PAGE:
Chicago Public Schools has announced a $5.4 billion operating budget with the assumption that the Chicago Teachers Union would go along with a contract that is very much like the one CTU rejected earlier in the year.
CTU President Karen Lewis responded quickly by saying that the district should know that the union is not going to accept a contract they refused in January, according to Juan Perez, Jr. and Marion Renault of the Chicago Tribune.
“Our bargaining team said no to (that offer), so I don’t know why they keep thinking that’s going to fly. If it didn’t fly in January, why would they think it (will) fly now?” Lewis said during a news conference at union headquarters.
CPS has also come up with various “management reforms and efficiencies” to present a balanced budget since the district faces a $300 million budget shortfall.
“Without absolute certainty on our labor costs, we have to make, and do make, rational assumptions,” CPS CEO Forrest Claypool said. “I think it’s fair to assume that the Chicago Teachers Union will understand that potential framework is still a fair framework to deal with.”
The contract proposal will phase out the historic district practice of paying the majority of teacher pension contributions and would raise union insurance premiums in exchange for several pay raises over a four-year period and the promise of no layoffs due to economic shortfalls.
Lewis said teachers would report to school on time, but warned that the union would not allow teachers to serve an entire year without a contract.
The district said the current budget is $232 million less than last year’s funding and covers a $300 million deficit that did not go away when the state passed its education funding initiatives in June.
Those measures allowed the school board to create a $250 million property tax increase for teacher pension payments and gave the district $131 million of new grant revenue.
Ted Cox and Alex Nitkin, reporting for DNA Info, say that Claypoole explained that the budget was “balanced without gimmicks or operational borrowing.” He added that now the district is on a path to fiscal stability. Lewis said the pledge was a lie. She continued by stating that the end of the district’s pension payment and requiring teachers to pay it could lead to a strike.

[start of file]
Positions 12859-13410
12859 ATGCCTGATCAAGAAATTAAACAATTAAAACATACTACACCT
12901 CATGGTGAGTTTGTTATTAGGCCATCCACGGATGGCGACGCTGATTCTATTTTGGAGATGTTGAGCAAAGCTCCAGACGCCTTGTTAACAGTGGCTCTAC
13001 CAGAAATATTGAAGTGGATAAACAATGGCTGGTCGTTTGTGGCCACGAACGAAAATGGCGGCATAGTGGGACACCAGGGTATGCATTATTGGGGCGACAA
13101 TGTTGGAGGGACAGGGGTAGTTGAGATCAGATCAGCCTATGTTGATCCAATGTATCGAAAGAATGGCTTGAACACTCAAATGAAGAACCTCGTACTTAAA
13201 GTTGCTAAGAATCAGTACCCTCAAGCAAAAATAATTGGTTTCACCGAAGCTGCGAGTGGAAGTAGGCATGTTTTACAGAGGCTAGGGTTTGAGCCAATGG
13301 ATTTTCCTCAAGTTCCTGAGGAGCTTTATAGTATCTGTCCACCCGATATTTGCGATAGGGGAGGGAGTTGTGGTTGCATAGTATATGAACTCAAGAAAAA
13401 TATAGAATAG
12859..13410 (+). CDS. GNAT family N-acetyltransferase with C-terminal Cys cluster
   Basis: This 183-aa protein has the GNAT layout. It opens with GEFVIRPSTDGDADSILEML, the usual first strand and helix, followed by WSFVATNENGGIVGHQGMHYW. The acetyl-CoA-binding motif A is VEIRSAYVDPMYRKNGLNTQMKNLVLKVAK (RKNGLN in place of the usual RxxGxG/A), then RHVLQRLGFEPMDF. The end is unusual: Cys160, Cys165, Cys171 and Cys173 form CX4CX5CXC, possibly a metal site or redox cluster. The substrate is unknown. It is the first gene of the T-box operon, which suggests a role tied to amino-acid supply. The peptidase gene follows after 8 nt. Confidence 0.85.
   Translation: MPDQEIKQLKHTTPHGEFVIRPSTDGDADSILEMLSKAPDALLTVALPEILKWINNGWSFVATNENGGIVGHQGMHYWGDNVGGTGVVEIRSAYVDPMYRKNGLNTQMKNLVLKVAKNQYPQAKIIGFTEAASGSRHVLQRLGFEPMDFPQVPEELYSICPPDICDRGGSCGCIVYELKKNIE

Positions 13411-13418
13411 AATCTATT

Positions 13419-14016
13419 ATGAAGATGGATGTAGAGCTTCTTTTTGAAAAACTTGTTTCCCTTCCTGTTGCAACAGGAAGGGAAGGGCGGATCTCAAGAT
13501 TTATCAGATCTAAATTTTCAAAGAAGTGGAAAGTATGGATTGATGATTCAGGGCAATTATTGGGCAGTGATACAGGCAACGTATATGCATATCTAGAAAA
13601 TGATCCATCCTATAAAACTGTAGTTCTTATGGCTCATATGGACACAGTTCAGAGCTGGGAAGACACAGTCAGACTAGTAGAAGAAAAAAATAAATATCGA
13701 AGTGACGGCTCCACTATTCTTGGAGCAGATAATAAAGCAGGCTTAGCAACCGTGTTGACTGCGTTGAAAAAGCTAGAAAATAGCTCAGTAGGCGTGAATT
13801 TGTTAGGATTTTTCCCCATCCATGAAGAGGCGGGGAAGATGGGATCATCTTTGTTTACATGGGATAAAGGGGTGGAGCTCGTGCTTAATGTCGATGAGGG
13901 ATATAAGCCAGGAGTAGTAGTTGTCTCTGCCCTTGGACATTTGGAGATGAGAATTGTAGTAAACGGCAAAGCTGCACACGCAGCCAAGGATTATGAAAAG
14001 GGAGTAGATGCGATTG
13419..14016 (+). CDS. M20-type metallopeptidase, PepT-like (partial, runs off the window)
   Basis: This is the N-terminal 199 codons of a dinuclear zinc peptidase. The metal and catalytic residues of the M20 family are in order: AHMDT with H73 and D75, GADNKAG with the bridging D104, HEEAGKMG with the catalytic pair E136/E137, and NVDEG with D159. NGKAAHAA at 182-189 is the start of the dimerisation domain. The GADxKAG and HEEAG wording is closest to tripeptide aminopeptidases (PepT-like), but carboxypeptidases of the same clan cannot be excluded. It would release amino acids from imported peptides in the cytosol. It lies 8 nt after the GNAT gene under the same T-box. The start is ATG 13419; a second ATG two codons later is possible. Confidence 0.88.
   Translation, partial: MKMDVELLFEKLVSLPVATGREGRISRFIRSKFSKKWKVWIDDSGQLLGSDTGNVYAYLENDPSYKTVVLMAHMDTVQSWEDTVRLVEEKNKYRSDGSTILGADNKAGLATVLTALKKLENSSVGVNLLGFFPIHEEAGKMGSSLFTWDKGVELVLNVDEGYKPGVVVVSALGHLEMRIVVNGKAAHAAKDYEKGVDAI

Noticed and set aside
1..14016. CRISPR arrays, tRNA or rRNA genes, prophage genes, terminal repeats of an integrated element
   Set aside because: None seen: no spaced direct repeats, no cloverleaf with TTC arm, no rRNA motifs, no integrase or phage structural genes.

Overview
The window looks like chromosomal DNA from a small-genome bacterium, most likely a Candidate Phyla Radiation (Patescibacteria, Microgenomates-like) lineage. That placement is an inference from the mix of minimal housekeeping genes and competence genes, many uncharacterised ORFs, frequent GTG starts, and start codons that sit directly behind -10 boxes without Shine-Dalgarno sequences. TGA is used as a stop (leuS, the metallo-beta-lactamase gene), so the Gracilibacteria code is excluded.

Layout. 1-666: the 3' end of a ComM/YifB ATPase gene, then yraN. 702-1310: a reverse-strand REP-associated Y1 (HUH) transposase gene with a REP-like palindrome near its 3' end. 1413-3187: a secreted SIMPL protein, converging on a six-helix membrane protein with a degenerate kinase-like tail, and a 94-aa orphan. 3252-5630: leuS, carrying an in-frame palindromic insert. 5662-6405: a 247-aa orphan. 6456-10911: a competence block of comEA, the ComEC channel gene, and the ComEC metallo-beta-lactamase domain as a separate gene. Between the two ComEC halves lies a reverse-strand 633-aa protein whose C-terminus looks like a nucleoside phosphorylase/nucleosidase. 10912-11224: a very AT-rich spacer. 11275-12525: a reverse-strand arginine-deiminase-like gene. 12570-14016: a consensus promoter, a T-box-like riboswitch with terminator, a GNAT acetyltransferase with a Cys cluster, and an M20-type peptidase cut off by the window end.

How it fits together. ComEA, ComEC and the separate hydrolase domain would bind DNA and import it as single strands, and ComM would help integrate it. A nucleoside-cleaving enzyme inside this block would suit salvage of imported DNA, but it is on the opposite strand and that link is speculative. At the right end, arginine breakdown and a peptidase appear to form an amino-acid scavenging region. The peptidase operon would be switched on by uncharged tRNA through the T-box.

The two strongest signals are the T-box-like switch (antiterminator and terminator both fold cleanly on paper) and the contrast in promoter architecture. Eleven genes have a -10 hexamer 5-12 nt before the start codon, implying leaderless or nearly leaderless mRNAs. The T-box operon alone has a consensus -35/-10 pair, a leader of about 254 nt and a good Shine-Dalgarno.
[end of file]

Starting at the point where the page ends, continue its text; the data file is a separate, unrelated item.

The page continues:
Lewis challenged, “We do not know if Mayor Emanuel can stand another teacher strike.”
In a statement, Claypool said he was confident that the legislature would do whatever is necessary to support CPS. He also said the district has plans to spend a minimum of $338 million for capital improvements such as modernization, repairs, and relief from overcrowding. When asked how the district would pay for these improvements, he said the district had no choice, write Stefano Esposito and Rosalind Rossi for the Chicago Sun-Times.
CPS announced last week that the district would lay off 508 teachers and 521 support staff members, but all teachers and staff can reapply for their positions in the district and will likely be rehired.
Republican Gov. Bruce Rauner and the Democratic-majority legislature agreed to give $215 million on a one-time basis to CPS to go toward pension costs. In exchange, lawmakers must finalize a statewide pension reform package by January 2017. As of now, Illinois’ pensions are the lowest-funded pension systems in the nation, reveals Reuters.